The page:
If you have a chunky dark piece of furniture, it’s easy to make it appear distressed. To prepare the wood, spray and clean with sugar soap then use Owatrol ESP, available from Brewers. Following this, select a Chalk Paint which is water-based and formulated specifically for painting furniture and floorboards. Allow two coats so you can shade. You’ll also require a layer of wood-finishing wax to allow the paint to absorb. Finally to create the ‘shabby chic’ look rub glass paper on the naturally softer areas, you’ll have a worn piece of furniture as a result.
With your space now looking light and airy it’s time to bring in some pastels. Look for old vintage baskets, wrought iron shelves and distressed wine boxes then fill with fresh or fake roses in creams, dusky pinks or light mint.
In terms of accessories, try adding a hint of French calligraphy to really put a stamp on the style. Subtle French script cushions or framed script or sheet music will complement the neutral tones. If you would prefer adding more texture, this calligraphy rug.from iLiv really makes a delicate French Country declaration.
Home sweet home
French Country works well in kitchens and bathrooms too. Think roll-top pedestal bathtubs, elegant towels and off-white walls to create a luxury bathing setting. To mimic a French country kitchen, team light painted units with wooden worktops. The focus of the room should be a light worn or grainy dresser complete with ornate bronze or metallic handles. Try adding wire grille panels to give it a real live-in feel. Bon apetit!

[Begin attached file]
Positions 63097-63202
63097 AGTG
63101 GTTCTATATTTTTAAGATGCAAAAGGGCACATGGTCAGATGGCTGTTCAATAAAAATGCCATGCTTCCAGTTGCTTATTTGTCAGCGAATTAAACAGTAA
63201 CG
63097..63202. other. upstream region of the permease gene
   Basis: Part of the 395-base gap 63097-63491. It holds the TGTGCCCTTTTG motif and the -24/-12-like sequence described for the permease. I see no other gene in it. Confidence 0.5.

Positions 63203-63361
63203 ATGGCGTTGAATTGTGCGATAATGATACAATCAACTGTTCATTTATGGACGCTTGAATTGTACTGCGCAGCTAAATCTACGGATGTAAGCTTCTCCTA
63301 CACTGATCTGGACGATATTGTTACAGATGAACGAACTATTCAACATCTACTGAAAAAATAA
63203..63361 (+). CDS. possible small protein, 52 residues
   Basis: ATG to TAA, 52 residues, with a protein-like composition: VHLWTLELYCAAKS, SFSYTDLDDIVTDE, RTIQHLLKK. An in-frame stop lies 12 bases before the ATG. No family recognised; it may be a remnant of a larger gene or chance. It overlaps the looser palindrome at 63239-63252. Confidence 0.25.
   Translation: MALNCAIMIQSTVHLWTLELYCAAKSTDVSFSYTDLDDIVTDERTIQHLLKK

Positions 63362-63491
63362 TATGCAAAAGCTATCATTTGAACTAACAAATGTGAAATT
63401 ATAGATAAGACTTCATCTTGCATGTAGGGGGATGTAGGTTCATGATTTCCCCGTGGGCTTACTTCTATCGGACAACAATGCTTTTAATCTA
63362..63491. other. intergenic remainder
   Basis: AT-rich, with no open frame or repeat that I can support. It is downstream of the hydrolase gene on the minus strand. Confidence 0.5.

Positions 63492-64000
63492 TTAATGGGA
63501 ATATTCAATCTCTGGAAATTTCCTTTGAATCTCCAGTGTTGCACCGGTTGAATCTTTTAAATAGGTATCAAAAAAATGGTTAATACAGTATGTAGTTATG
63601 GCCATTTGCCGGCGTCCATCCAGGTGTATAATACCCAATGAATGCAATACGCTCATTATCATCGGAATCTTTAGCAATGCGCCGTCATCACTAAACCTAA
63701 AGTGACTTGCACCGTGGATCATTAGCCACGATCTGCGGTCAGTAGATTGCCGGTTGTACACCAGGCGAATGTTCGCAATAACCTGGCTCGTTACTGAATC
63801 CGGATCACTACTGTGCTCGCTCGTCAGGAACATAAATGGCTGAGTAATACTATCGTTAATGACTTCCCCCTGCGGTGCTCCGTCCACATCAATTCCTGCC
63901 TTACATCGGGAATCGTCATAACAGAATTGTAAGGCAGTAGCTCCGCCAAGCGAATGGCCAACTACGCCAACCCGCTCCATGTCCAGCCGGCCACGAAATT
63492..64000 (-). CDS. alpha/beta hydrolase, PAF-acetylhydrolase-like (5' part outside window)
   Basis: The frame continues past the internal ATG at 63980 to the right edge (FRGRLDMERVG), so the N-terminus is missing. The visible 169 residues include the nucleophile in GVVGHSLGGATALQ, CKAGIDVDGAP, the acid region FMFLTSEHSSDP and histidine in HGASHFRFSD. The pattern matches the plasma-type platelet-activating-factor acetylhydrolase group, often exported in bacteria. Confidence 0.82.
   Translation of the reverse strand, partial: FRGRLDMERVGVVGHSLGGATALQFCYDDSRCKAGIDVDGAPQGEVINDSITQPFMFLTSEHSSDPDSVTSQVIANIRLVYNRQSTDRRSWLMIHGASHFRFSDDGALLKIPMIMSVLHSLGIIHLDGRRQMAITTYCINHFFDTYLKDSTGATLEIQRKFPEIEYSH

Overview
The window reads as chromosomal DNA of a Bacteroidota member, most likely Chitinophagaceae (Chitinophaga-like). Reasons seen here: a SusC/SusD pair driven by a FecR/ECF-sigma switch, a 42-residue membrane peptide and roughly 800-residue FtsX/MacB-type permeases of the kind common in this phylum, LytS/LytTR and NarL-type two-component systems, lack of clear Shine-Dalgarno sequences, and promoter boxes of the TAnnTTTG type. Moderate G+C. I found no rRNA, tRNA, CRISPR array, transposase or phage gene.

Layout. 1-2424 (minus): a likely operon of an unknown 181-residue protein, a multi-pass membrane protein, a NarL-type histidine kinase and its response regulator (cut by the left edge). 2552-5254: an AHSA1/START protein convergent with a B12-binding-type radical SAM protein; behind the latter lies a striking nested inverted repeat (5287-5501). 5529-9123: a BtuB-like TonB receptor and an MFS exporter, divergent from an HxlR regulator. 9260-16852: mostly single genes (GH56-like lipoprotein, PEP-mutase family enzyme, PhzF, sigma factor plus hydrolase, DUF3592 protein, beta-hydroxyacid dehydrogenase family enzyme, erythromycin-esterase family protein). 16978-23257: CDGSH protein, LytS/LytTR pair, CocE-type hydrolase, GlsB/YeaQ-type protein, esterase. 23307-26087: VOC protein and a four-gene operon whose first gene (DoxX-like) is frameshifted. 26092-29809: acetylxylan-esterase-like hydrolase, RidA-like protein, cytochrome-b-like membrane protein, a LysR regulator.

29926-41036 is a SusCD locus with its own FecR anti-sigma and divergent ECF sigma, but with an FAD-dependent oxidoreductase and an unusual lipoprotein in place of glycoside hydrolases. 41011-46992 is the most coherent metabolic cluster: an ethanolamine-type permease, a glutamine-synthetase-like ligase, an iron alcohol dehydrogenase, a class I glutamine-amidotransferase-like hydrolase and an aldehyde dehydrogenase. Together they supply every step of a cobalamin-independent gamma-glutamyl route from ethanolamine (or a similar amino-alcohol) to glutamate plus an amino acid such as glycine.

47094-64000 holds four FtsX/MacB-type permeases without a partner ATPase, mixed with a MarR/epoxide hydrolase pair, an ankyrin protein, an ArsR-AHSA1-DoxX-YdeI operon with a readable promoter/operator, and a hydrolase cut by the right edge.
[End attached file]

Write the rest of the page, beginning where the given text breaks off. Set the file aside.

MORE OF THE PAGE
During the winter months, we love feeling cocooned from the cold in a room that’s cosy and welcoming. It’s surprisingly simple to kick the winter chill using your décor, so stoke the fire, snuggle up, and read our favourite ways to warm up your home for the winter.
Work with warm colours
It may sound obvious, but warm hues go a long way in creating a sense of comfort. You don’t need to redecorate your entire room for winter though – bring in warm and wealthy colours using decorative pieces, accessories and throws to develop an inviting, snug environment. Neutral colours with accents of other warm colours work well, and shades of brown in particular invoke a natural, earthy sense of security. Mix with pumpkin orange, moss green, slate grey or even plum purple, as well as shades such as burgundy, mustard yellow, blue-grey and khaki. Be careful to use strong colours sparingly though, otherwise your space could feel more dark and dingy than warm and welcoming.
The words ‘winter fabrics’ probably conjure up images of chunky knits, soft cashmere and faux fur – and with good reason. These textiles are practically synonymous with cosiness and create instant winter warmth, especially when contrasted against ‘colder’ fabrics such as linens, leathers and silks. Accent a cool leather sofa with knitted cushions, inject immediate snugness to your linen bedding with a cashmere throw, and add a plush rug to a hardwood floor. Remember textures aren’t limited just to fabric, a textured wallcovering like iLiv’s Imperio wallpaper will create a multi-dimensional look and is a great option for those people who don’t like to overload on accessories.
Get the perfect glow